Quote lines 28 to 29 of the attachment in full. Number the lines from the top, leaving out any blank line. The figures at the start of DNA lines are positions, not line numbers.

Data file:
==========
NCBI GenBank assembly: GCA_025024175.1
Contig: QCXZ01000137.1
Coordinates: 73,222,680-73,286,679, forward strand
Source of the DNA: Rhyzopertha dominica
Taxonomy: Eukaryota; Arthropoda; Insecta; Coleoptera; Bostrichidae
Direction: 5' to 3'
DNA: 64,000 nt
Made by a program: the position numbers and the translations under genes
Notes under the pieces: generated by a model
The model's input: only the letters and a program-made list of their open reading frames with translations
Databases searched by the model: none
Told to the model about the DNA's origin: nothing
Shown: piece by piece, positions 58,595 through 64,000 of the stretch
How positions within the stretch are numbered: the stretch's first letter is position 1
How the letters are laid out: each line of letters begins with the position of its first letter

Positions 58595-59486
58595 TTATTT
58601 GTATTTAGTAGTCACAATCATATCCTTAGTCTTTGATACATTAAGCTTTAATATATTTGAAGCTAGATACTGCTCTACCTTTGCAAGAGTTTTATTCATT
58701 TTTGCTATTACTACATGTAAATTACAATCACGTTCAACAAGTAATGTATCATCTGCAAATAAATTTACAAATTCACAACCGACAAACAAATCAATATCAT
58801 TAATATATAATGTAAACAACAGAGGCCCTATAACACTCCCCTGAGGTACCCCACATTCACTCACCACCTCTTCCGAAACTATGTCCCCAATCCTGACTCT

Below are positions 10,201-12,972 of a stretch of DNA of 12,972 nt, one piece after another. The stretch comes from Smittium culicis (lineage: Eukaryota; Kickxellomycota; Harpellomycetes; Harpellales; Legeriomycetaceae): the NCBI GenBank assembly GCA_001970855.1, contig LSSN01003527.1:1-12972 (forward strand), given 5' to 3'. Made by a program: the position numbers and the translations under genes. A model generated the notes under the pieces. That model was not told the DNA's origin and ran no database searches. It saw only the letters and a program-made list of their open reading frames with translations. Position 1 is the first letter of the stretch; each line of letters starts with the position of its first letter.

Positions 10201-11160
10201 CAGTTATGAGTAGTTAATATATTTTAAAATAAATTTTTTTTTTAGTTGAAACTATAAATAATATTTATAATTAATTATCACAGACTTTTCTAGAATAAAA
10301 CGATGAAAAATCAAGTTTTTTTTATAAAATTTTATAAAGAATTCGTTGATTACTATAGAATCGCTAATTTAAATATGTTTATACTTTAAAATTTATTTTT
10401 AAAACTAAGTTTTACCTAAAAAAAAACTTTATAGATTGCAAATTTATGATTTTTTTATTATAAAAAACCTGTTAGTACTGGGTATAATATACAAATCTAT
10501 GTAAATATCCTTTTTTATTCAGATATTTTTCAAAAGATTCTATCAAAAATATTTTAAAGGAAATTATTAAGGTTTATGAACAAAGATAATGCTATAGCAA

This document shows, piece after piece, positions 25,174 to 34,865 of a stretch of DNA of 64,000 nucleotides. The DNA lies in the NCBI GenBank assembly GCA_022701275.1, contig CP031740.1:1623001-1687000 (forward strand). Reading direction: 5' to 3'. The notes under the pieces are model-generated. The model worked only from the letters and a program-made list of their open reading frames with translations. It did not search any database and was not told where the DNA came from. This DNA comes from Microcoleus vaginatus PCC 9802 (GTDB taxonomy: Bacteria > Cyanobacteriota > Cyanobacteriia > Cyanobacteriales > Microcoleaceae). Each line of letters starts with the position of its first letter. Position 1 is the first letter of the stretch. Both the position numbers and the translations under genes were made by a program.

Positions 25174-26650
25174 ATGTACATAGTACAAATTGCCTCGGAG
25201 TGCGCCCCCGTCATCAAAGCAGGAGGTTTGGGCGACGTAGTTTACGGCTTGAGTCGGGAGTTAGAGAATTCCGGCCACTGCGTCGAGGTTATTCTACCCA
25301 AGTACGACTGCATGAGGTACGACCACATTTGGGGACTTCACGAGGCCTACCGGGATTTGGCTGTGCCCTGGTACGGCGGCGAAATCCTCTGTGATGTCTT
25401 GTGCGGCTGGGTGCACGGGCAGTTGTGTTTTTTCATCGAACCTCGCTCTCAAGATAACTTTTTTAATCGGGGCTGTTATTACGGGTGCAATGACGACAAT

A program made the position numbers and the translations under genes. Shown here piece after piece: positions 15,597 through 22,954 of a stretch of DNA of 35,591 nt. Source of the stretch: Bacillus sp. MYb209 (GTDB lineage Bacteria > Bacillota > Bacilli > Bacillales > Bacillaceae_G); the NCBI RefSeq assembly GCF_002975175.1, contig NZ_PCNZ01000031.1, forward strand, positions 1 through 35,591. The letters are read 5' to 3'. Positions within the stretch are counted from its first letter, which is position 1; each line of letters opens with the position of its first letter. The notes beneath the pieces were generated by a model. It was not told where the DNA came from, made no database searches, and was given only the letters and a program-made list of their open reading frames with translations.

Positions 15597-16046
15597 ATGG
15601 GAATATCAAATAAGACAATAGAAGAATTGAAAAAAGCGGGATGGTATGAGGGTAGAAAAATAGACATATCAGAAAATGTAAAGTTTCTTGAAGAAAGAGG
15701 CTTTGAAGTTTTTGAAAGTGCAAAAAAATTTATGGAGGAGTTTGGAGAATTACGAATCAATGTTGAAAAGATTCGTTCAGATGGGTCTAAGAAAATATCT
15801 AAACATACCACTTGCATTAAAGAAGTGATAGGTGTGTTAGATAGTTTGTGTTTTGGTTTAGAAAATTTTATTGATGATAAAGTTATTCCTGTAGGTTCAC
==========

Positions 25174-26650
25174 ATGTACATAGTACAAATTGCCTCGGAG